"I'm not personally a misogynist. I don't have those inclinations, but I liked to write songs that were violent in those days.”
Nick Cave has addressed accusations that his 1996 album 'Murder Ballads' recorded with the Bad Seeds was violent towards women.
The Australian singer-songwriter, 65, stated that he is “not personally a misogynist” and that he is glad music has the capacity to "outrage", explaining the album was violent not just to women but to everyone.
He made the comments on The Louis Theroux Podcast, adding that his early lyrics with the post-punk band The Birthday Party and the album 'Murder Ballads' “were just violent records.”
“There were heroic women, and female murderers, and all sorts of stuff going on in that record, and songs before that. But I'm not personally a misogynist. I don't have those inclinations, but I liked to write songs that were violent in those days.”
Cave has often written disturbing lyrics and some in 'Murder Ballads' depict murder (clue was in the title), torture and sexually graphic encounters. The album is a masterclass in storytelling that is equal parts beautifully macabre and unnervingly romantic – in an Edgar Allan Poe sort of way – especially on songs like ‘Where The Wild Roses Grow’ and the very explicit ‘Stagger Lee’.
"I just enjoyed the thrill of language, being able to write about violent things in the same way that a thriller writer maybe likes to write about violent things too," he went on to say, commenting that challenging people’s virtues was “the number one thing” punks did.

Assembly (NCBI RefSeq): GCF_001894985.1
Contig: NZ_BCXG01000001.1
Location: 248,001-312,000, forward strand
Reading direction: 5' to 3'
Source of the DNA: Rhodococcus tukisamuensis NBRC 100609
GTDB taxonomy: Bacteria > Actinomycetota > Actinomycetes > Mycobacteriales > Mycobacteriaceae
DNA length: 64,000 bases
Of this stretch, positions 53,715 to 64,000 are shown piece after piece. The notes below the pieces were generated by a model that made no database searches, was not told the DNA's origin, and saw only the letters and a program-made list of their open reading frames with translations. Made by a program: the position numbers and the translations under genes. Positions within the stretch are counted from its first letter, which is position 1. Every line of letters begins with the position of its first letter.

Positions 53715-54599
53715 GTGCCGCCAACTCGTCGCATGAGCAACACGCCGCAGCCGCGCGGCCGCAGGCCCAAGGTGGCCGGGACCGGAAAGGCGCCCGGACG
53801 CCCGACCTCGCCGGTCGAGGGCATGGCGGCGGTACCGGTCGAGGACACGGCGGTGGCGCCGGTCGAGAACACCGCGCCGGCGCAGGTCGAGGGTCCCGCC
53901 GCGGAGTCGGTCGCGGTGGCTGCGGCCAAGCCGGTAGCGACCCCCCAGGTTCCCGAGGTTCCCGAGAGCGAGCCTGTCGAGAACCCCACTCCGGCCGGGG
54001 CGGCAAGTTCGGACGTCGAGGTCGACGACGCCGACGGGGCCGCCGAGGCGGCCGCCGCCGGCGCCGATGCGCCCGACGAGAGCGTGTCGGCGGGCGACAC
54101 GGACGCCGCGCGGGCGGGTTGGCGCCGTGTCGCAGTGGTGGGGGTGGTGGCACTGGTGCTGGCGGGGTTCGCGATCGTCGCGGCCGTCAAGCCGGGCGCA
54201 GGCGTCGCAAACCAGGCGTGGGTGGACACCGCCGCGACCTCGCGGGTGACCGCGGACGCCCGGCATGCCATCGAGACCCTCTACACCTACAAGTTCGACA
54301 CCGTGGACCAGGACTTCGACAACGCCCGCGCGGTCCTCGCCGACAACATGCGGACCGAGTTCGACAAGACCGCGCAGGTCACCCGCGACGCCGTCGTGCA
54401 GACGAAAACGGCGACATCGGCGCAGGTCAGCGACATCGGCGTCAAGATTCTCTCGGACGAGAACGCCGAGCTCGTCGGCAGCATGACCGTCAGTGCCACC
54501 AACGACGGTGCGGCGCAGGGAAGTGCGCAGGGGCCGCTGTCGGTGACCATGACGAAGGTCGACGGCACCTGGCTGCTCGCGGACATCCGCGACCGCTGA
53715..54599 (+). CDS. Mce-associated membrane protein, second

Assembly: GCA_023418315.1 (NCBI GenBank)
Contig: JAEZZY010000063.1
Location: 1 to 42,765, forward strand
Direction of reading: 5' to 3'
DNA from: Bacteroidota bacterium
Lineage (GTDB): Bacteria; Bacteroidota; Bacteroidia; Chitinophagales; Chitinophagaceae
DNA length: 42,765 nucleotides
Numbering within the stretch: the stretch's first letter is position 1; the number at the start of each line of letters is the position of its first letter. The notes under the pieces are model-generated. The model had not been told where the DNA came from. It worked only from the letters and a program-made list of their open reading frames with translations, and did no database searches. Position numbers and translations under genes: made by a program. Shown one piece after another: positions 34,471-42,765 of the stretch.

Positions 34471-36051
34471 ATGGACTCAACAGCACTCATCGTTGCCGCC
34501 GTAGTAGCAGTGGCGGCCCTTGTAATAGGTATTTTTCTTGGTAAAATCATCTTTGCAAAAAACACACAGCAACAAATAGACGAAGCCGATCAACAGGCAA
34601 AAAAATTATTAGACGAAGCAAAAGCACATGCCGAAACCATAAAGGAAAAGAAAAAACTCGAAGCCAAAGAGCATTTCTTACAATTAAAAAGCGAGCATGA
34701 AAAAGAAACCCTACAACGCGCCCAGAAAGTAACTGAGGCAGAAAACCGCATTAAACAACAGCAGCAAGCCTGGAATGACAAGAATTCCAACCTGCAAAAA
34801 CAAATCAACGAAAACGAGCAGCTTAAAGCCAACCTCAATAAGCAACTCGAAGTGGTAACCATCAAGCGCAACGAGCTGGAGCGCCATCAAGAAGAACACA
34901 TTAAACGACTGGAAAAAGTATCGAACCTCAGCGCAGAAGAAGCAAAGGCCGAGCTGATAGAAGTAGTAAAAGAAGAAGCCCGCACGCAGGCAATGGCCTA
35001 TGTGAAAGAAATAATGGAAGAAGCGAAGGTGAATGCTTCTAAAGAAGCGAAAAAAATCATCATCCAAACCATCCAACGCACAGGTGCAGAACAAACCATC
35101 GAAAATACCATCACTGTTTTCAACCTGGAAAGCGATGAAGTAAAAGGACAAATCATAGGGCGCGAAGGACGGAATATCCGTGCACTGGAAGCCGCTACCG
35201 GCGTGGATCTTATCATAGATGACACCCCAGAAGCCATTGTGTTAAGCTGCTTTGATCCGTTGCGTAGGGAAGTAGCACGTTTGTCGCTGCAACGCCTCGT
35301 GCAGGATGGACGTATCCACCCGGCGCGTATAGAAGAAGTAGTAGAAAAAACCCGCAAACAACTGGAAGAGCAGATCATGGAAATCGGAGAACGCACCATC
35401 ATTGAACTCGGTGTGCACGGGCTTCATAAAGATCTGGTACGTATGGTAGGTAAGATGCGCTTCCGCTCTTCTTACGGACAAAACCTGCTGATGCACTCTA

Cave also talked about censorship in art: "This troubling of the waters, that is the self-evident value of art and that if we're to put art through a kind of righteous sieve and take all the unrighteous bits out, what we get is just the bland and the morally obvious."
He previously shared how art can be both problematic and enjoyable, using the song ‘Stagger Lee’ as an example. During an UnHerd Club interview host Freddie Sayers, Cave stated that he never thought in terms of “whether it’s offensive or not.”
“There’s a particular song of mine called ‘Stagger Lee’. This is a famous Bad Seeds song, and it’s offensive on many, many levels," said Cave. "I won’t go through all the different sorts of people that it offends, but it’s pretty much everybody. It’s a highly problematic song. It is sort of spoken-sung over this crawling, predatory music.”
He concluded: “But in all my days of playing ‘Stagger Lee’, and that’s hundreds of times of looking out into the audience, I have never seen anybody looking askance or offended at it. They’re just swept up within the music itself. So all sorts of things can be said in music and art that’s problematic, but at the same time just hugely enjoyable.”
The Louis Theroux Podcast is available for free exclusively on Spotify. Nick Cave is currently working on a new album with The Bad Seeds, following the release of 2019’s 'Ghosteen'.